Sleep is a surprising complex process, regulated by our thoughts, hormones (such as melatonin), and environment (such as light exposure). There are many reasons why someone may have difficulty sleeping that range from sleep habits, medical conditions, emotional states, age, shift-work, and neurotransmitter imbalances, to name just a few.
Sleep difficulties can occur at different phases of the sleep cycle. Some people have difficulty falling asleep and simply don’t get enough hours of rest. Others have difficulty remaining asleep or sleep very lightly. If you don’t spend adequate time during the night in deep sleep, you don’t wake refreshed.
Here are some common sleep-disrupters…and ways I recommend to change them!
- Caffeine. Avoid caffeine after 2pm, or consider eliminating it entirely.
- Nicotine. If you smoke, let us help you quit. Nicotine stimulates the brain in ways that make it difficult to fall asleep and stay asleep. Non-smokers have fewer sleep problems than smokers.
- Alcohol. Although alcohol in the evening may seem like it helps you fall asleep, it actually disrupts your total night’s sleep. Alcohol can cause waking, nightmares, and poor quality sleep.
- Exercise. This is a proven way to increase high quality deep sleep in the elderly. Exercise during the day promotes good sleep; exercising close to bedtime can be too stimulating.
- Electronic devices & screens: The blue light from our computers, tablets and phones has been proven to disrupt melatonin release. Download f.lux to modify your screen to prevent this: https://justgetflux.com/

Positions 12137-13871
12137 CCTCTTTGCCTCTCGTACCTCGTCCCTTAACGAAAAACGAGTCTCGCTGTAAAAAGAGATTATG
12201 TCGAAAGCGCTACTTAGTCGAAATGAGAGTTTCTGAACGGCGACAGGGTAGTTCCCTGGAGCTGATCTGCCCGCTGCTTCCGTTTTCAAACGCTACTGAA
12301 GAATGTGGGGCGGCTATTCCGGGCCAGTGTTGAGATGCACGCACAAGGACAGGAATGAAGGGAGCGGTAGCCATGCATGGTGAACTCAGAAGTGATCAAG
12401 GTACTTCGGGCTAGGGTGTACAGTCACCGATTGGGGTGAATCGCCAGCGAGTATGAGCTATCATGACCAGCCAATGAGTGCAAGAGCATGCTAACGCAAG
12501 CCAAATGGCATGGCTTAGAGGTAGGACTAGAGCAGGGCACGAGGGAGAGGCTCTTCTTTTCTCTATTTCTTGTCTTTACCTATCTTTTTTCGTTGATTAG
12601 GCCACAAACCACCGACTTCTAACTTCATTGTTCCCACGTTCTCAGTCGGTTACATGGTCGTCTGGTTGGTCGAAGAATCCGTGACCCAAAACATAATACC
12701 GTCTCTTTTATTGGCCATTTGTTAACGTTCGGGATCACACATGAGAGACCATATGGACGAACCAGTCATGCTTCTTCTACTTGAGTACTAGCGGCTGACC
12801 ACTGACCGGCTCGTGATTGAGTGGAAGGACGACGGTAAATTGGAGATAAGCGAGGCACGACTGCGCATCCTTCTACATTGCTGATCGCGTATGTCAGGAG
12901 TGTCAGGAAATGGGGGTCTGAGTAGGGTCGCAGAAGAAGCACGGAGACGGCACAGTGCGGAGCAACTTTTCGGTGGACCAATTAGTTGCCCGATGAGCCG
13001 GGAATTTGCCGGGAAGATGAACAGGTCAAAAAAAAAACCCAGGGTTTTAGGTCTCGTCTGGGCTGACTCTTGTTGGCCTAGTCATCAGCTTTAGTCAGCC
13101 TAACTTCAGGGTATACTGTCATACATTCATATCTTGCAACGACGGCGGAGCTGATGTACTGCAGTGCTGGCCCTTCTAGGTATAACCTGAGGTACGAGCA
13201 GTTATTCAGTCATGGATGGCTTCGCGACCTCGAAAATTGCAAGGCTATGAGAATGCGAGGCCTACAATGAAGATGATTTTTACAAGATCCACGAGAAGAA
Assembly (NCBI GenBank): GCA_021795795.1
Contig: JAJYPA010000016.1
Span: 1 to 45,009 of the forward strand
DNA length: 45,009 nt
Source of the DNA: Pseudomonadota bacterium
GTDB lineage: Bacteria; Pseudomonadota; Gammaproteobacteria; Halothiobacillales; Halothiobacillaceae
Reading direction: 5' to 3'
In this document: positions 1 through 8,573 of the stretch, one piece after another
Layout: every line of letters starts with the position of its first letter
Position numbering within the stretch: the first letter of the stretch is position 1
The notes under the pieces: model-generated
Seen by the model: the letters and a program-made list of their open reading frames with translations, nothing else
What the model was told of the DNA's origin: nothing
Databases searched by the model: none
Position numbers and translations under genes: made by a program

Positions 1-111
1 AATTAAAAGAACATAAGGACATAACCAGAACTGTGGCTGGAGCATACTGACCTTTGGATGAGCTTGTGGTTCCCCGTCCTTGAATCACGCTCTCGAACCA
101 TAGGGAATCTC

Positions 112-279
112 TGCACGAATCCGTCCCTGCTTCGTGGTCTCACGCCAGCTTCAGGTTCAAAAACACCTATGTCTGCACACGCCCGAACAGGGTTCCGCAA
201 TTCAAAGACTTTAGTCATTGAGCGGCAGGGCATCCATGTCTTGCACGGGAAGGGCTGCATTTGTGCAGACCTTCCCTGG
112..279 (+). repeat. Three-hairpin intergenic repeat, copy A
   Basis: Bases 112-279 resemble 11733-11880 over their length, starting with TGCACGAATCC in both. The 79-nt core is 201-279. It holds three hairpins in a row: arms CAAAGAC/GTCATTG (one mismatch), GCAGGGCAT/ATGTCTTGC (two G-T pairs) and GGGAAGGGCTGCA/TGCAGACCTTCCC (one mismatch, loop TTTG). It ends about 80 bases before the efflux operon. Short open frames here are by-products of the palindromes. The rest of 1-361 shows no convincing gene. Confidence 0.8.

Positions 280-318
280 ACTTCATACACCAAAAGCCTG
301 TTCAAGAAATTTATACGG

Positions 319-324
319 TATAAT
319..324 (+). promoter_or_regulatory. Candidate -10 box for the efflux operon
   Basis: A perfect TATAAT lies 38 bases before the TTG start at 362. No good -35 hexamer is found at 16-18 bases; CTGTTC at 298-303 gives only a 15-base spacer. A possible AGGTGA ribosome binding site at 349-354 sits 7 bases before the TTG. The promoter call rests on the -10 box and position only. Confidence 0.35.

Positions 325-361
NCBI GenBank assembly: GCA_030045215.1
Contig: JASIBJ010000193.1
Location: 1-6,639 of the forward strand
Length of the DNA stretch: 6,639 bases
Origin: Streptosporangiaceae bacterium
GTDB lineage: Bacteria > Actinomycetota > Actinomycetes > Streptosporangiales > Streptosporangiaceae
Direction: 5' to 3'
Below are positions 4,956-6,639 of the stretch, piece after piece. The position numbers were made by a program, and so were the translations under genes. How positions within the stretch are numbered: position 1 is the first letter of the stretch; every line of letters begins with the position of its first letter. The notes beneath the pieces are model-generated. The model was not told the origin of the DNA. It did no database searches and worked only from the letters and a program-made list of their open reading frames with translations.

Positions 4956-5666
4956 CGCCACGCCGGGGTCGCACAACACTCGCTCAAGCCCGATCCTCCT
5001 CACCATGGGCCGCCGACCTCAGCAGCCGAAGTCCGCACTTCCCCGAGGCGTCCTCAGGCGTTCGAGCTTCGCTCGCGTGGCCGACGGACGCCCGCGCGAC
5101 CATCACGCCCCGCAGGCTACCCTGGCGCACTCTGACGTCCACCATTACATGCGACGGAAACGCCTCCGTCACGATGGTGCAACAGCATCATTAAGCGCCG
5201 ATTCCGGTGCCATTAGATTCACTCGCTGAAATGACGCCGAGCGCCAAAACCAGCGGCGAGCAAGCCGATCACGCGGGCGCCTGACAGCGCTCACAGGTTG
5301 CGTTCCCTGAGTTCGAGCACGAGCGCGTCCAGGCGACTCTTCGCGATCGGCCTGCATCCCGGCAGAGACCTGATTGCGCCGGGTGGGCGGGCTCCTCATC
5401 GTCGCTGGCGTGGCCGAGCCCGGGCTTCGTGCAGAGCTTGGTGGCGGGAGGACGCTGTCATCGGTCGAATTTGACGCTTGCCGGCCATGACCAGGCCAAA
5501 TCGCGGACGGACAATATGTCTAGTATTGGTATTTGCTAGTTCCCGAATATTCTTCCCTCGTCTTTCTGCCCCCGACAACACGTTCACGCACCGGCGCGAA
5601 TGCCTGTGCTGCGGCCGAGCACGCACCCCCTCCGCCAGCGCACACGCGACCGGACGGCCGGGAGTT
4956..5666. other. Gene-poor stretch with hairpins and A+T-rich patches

- Environment. The bedroom should be quiet, dark, and soothing. Improve your sleep environment with heavy curtains, cool temperatures, dim lights, and quiet. If the room is too noisy, consider a background white noise generator which plays monotonous soothing sounds such as ocean waves or classical music.
- Regular sleep schedules. Try to go to bed at the same time and get out of bed at the same time every day. Don’t go to bed until you are sleepy; read a calming, non-stimulating book or do something boring until you feel sleepy. If you do take naps, try to keep it to 1 hour in the early afternoon. If possible, avoid shift work, as this is very disruptive to sleep patterns.
- Bedtime Rituals. Doing hectic computer work or watching an exciting movie right before bed makes the transition to sleep more difficult. Adopt a regular pattern of slowing down to help you get ready for bed. Sip chamomile tea and read a quiet book for a few minutes. Take a tepid shower (not too hot or cold). Do some deep breathing exercises or relaxation exercises. THEN get into bed when you are feeling calm and drowsy.
- Yoga and Yoga Nidra. Do a few restorative poses; forward bends and legs-up-the-wall are especially calming. Yoga Nidra is a guided meditation that leads you through progressive muscle relaxation into the deepest state of meditation while maintaining conscious. You can find many recordings on U-tube. Check out the Omvana app for many guided meditations.
Supplements to help:
Take something (temporarily). Sustained release melatonin replaces deficiencies in the body’s own sleep hormone. It is non-addictive but dosing is very individualized. Kava is a heavy-hitting botanical that relaxes the body and mind. Valerian increases GABA and as such, people can respond paradoxically. Magnesium citrate, especially forms buffered with bicarbonate, improves sleep, muscle tension, and bowel movement. Progesterone is calming; if used, it should be taken before bed.